How to prepare for a mortgage adviser interview
3 August 2023
So, you’ve completed your Certificate in Mortgage Advice & Practice (CeMAP) course and you’re applying for jobs as a mortgage adviser. This is a dynamic and competitive industry, so it’s essential that you know how to stand out to potential employers. Part of this means being fully prepared for interviews.
To help you, here are our top tips on how to excel in an interview for a mortgage adviser role.
Review the job description
There are certain elements that most mortgage adviser jobs have in common, such as meeting clients, keeping up to date with regulation and market changes, and of course, providing mortgage advice. However, the specifics of mortgage adviser roles can vary significantly. Ahead of your interview, make sure you review the job description of the role you have applied for carefully. Pay attention to the particular skills they are looking for and the duties you will be expected to carry out.
By the time you’re in the hot seat, you want to be able to relate your own background in terms of qualifications, work experience and so on to the role and talk persuasively about why you’re the right person to hold that position.
Prepare answers to commonly asked questions
Even if you’re confident when it comes to thinking on your feet, it’s always worth preparing answers to commonly asked interview questions. You’re more likely to cover all the relevant points if you do this prep, and you might also feel more self-assured during the interview.
Examples of typical questions include:
- Why do you want to become a mortgage adviser?
- What makes you suitable for a role as a mortgage adviser?
- What key personal strengths do you have that will make you successful as a mortgage adviser?
- What are your three biggest weaknesses, and how can you overcome them?
- Why are you suited to a customer-facing role?
- How do you handle a heavy workload?
When you are asked competency-based questions like these, you might want to use the STAR method to respond. This stands for:
Situation – Provide details of a relevant scenario you have had to deal with.
Task – Outline the specific task you were given.
Action – Explain what steps you took.
Result – Detail the effects of your actions, and what you learned from the experience.
You might also be asked questions that relate to your technical subject expertise, such as:
- What qualifications do you have that are relevant to a role as a mortgage adviser?
- Do you have previous experience in the financial or mortgage industry?
- How do you review clients’ credentials to assess if they qualify for a loan?
- Can you outline the main types of mortgages available on the market currently?
- What are the biggest challenges facing first-time home buyers at present?
Even if these exact questions don’t come up, preparing responses to them will give you a strong basis to answer a wide range of related queries.
Prepare some questions of your own
Employers are looking for candidates who demonstrate enthusiasm and initiative. With this in mind, it’s always a good idea to make sure you have a few questions of your own prepared. You can ask these at the end of the interview to show you are interested and engaged.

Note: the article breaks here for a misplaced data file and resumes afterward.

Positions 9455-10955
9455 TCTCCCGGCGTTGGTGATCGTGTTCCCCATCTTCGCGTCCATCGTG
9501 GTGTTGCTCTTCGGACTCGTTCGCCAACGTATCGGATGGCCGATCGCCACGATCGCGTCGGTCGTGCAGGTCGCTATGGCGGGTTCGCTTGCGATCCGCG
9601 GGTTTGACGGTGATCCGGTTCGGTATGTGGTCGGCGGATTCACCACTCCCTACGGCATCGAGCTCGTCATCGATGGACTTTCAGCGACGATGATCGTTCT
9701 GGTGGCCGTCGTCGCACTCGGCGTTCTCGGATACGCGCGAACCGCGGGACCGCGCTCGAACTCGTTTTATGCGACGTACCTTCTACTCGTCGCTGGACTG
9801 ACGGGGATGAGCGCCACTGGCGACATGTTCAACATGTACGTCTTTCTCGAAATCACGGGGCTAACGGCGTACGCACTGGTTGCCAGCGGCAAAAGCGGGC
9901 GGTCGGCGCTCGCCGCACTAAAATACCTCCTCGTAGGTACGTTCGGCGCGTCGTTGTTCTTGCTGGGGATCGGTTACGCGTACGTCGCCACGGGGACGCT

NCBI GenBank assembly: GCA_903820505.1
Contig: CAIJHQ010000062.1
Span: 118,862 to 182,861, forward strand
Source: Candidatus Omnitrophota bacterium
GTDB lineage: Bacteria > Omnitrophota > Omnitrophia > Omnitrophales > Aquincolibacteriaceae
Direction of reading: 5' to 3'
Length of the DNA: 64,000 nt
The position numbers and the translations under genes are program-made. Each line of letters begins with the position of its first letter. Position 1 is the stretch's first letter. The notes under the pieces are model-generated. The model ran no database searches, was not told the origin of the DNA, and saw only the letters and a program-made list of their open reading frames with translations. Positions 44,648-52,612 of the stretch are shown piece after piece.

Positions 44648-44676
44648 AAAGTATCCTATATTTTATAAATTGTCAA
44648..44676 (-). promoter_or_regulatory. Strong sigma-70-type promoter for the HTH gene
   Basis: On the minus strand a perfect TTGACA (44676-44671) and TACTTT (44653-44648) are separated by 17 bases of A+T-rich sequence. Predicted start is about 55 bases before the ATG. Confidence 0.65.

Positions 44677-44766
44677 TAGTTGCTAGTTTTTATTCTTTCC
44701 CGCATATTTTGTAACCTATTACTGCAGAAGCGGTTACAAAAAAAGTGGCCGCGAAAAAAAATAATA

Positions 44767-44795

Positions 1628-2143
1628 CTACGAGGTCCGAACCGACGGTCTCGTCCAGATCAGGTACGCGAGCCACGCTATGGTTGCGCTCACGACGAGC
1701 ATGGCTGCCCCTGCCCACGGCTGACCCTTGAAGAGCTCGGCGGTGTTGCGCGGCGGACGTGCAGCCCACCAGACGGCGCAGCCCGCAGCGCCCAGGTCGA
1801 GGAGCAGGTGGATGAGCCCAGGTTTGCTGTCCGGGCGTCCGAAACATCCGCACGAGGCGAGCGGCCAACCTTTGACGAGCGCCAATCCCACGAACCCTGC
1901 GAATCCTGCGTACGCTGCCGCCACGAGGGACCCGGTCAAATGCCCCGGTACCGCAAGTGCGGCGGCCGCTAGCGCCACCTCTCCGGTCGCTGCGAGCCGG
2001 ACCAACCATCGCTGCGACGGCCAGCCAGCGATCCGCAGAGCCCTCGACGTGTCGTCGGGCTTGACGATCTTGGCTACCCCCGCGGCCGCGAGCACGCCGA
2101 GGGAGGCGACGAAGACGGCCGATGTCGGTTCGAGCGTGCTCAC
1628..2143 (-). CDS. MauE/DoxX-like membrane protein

Research the employer
It also pays to do your background research on the company you are applying to. For example, it helps to have a good understanding of the services they offer, as well as their general company culture. It’s useful to find out who their main competitors are too.
Prepare your outfit
First impressions count during interviews, so you’ll want to dress to impress. In finance roles, business professional attire is often expected, so make sure you choose clothes that match the level of professionalism of the company you’re applying to.
It’s wise to plan your outfit in advance, and try it on to make sure it fits. The last thing you want is a last-minute panic on the day when you realise you’re missing a crucial item, or you can’t quite do up that last button.
As well as looking the part, your clothes should feel comfortable. If the collar is too tight or your shoes are giving you blisters, you might not be able to give your full focus during the interview.
Pointers for video interviews
It’s often mistakenly thought that if you are doing your interview by video call, you only have to dress smartly on your top half. After all, surely this is all the interviewers will see, right? Well, not necessarily. What if you unexpectedly have to move around during the meeting, for example to retrieve a document?
It’s always best to play it safe and dress smartly from head to toe, even if it’s unlikely that your lower half will be seen. Doing this can make you feel more confident and prepared.
Plan your journey
Last, but by no means least, if you’re going to an in-person interview, make sure you spend some time planning your journey. Whether you’re driving or taking public transport, you’ll need to know the best route, so try to do a test run beforehand if possible. If you’ll be driving, top up your fuel the day before so you don’t have to do this in your interview outfit on the day.
Ideally, you want to time your journey so that you arrive at least 15 minutes early. This will give you a little leeway in case of delays, and hopefully mean you have a few minutes to compose yourself before you start your interview. Check traffic reports or public transport updates before you set off too in case you need to account for delays.